Mindfulness

From Blog to Masters 1 year 9 months later

I’m sharing a self indulgent post this week, around 1 year and 9 months after I started this blog about happiness and mindfulness. Last weekend marked new territory for me as I began my journey in studying for an MSc in Studies In Mindfulness. Having practised mindfulness for 10 years now, mainly through self learning, a few courses and the 8-week Mindfulness-Based Stress Reduction [MBSR] course, I was excited to start this next chapter. I wished to formalise and expand my knowledge in a field that I have long felt is central to my life. As such, I’m sharing my observations with my wonderful readers (yes you!) about some areas that particularly held my attention this weekend.

There’s always room to learn

I have always felt with mindfulness that you simply cannot stop learning. Every practise teaches you something different; fresh seeds from which (if held with awareness) will help you to grow and flourish as you explore and reflect upon a practise. Mindfulness isn’t about how long you’ve practised, rather than whether you’ve had a quality session in the sense of being able to focus and have an open, non-judgmental awareness of the present moment.

Your learnings are intensified by sharing your experiences

This is something I mentioned previously when I attended the 8 week MBSR course. One thing that is missing from only having a solo practice are other people to discuss your fresh experiences with. From my personal standpoint, this was helpful because a) you realise how many people are facing similar situations to you, and b) you realise how many people aren’t experiencing things in the same way. As mindfulness and meditation is so personal, it’s inevitable that each person’s practice (even if the focal point is set to be the same) is wholly different. It’s an important reminder to respect others’ individual experiences. Equally, it’s sometimes reassuring to discover similarities between yourself and others, and noticing the universality of certain thoughts or feelings.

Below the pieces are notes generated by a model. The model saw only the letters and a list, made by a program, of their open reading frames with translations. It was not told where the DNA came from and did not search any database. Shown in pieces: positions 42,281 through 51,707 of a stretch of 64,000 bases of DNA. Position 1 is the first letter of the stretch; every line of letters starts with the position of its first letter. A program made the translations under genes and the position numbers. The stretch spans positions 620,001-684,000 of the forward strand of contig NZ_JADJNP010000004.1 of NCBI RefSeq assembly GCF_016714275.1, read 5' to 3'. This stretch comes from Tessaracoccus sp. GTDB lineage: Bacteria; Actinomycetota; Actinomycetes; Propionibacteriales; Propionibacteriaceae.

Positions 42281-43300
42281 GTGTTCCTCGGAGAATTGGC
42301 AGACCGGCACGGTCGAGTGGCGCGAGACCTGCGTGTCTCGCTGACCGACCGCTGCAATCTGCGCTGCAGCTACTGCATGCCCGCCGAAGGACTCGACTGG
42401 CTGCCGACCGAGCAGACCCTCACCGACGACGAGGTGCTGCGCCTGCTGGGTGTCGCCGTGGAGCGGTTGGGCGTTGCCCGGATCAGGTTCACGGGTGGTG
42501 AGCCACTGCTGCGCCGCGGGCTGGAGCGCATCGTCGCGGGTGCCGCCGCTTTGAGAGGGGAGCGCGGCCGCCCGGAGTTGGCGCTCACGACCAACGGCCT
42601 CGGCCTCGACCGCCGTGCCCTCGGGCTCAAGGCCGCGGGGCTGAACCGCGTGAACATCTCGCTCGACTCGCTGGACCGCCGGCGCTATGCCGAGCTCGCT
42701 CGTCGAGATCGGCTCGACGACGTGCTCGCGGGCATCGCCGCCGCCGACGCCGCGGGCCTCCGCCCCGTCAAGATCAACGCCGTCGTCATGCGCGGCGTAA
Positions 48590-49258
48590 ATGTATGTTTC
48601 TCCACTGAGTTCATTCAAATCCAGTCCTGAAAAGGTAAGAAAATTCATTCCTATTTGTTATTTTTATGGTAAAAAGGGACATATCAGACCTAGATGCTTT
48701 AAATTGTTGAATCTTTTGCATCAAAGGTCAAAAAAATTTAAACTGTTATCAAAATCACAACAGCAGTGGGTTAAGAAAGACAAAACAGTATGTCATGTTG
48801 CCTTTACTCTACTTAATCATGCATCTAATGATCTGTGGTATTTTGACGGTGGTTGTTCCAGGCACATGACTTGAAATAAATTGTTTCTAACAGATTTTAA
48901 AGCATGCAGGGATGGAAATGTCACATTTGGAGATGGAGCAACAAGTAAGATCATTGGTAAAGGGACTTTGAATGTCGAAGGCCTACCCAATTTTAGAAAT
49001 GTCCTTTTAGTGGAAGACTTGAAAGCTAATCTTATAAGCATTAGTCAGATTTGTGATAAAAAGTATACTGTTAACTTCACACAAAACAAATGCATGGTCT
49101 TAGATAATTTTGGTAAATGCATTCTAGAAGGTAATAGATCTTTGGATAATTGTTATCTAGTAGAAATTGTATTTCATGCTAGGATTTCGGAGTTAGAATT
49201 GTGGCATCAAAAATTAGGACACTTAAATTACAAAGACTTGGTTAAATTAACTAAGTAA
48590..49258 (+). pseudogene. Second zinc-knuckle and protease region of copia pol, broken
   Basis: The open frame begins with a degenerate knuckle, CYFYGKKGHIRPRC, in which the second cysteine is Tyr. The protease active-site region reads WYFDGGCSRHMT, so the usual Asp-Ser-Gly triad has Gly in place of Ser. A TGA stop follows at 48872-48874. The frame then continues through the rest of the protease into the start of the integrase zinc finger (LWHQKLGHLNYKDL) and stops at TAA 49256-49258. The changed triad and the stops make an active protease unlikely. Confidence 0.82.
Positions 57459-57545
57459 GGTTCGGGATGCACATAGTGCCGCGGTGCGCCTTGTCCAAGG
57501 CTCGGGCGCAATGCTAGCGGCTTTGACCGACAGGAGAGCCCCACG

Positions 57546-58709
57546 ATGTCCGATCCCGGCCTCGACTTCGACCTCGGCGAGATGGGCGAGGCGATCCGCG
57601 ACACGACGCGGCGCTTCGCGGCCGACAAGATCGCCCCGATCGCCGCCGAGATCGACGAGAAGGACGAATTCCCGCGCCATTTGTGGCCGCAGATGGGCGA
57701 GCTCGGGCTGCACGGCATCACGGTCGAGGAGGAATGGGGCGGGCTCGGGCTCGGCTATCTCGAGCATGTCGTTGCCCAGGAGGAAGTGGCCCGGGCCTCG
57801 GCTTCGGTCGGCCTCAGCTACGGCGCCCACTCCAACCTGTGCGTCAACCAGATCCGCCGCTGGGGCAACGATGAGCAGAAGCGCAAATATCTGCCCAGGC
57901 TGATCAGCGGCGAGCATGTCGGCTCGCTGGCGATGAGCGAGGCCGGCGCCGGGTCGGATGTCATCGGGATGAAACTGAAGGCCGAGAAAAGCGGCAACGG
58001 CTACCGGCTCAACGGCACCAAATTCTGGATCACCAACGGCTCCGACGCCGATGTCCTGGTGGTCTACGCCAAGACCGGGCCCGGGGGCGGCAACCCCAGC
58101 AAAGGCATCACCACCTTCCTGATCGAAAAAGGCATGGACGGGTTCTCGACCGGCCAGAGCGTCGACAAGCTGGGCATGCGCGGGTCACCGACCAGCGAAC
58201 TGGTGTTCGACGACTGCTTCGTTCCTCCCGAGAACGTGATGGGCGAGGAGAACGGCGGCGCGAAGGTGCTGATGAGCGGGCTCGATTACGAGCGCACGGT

Mindfulness is a win-win

In my opinion, mindfulness is one of the most selfless selfish (or selfish selfless) things you can devote yourself to. By that, I mean that in studying mindfulness, not only do you directly benefit yourself but everyone else around you. As you grow wise to your habits, behaviours, thoughts, feelings and actions, you are offered a greater amount of opportunities to choose how you live your life. For many, this will be a direction towards a more peaceful, less stressful way of being. This inevitably will have a knock on effect on those around you.

Challenge yourself in a healthy way

Reflecting upon your practice can be a great opportunity to challenge your predispositions. How do they serve you? Are you acting habitually as a result of your thoughts or actively choosing the way you wish to live your life? In my own experience, mindfulness trains the mind to find space where we often habitually cannot find it, e.g. when we’re stressed. It allows us to find short windows of time in which we can choose our actions instead of behaving reactively.

Enjoy the journey

It’s so easy to get caught up in an end goal or a destination. But as my blog’s tagline says, ‘Happiness is a journey, not a destination’. It’s the same with mindfulness. It’s a journey, an experience, not a destination. Some journeys just so happen to also be your passion and dreams. In my case, I have felt energised with a warm and fulfilling energy by having an opportunity to study and personally develop.

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